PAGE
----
Crowned. The sixth of fifteen words on Jesus' way to the Cross.

The sixth of our Lent reflections ponders the topsy-turvey nature of Jesus' crown of thorns, as recorded in John 19:1-3.

Then Pilate took Jesus and had him flogged. The soldiers twisted together a crown of thorns and put it on his head. They clothed him in a purple robe and went up to him again and again, saying, ‘Hail, king of the Jews!’ And they slapped him in the face.

If you go into a pub in London, particularly one frequented by students, you might see a game being played, ‘God save the Queen’. Someone drops a coin (With the Queen’s head on it) in a drink, and it must be drained, to ‘save’ the queen from drowning. The person of royalty, even the smallest image of royalty, is to be respected.

Here, though, Jesus is crowned in mockery. He is named and hailed, crowned and slapped, the right title, but scorned.

Of course, little do the mocking voices of the scoffing soldiers realise that they are closer to the truth than they think. Here, perhaps, John is showing us that Jesus was  crowned because he is the King, and he will demonstrate his kingdom in a way that will surprise all who see it, and shake history with it’s telling.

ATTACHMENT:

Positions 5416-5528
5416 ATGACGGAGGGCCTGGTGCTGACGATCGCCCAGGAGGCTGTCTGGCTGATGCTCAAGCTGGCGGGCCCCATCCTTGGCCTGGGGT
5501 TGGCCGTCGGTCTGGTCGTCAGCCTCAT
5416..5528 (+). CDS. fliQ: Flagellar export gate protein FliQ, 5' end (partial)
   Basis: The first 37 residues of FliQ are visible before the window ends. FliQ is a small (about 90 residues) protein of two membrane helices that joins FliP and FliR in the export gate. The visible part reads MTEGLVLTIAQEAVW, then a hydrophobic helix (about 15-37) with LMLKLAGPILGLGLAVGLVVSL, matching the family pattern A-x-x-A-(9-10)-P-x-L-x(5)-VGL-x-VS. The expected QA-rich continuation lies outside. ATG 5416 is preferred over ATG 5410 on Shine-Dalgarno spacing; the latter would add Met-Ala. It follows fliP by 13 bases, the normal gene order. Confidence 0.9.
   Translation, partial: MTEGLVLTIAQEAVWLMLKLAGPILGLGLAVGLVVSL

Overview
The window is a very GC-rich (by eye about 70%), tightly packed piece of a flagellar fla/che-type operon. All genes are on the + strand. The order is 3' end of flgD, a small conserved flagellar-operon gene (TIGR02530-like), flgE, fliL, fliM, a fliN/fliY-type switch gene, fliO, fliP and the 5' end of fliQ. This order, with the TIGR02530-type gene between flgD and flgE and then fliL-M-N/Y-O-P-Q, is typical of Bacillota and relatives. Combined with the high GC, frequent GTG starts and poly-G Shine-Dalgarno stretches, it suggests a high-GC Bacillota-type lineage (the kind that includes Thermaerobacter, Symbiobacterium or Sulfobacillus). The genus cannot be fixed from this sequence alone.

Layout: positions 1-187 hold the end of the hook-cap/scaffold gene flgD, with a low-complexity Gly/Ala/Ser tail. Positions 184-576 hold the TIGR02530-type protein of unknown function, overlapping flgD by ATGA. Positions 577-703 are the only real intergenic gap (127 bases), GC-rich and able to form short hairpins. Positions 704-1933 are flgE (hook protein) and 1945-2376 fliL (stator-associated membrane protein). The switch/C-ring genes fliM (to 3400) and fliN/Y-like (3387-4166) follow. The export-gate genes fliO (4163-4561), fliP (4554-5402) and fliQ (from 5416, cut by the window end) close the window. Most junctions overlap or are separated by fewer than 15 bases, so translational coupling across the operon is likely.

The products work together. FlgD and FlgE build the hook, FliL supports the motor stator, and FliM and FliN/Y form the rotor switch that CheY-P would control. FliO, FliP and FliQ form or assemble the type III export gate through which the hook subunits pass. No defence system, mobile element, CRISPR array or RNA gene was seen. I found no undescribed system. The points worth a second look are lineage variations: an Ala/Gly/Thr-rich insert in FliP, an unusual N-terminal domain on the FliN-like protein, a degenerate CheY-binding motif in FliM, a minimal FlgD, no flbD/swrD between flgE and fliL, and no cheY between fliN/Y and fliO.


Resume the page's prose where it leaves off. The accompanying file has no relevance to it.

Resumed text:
The King is crowned, but not as we might expect.


Pray – This week members of LCM’s schools team will be supported by volunteers in the staging of a play, ‘The Case of the Vanishing Corpse’. Pray that children might enjoy the play, and in doing so consider the truth about the King of Kings.

Respond – we live in a relative time of peace, in London at least. Soldiers are not common on our streets. But it hasn’t always been like that – check out this blog about LCM’s war years


Thomas Creedy

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Because London needs Jesus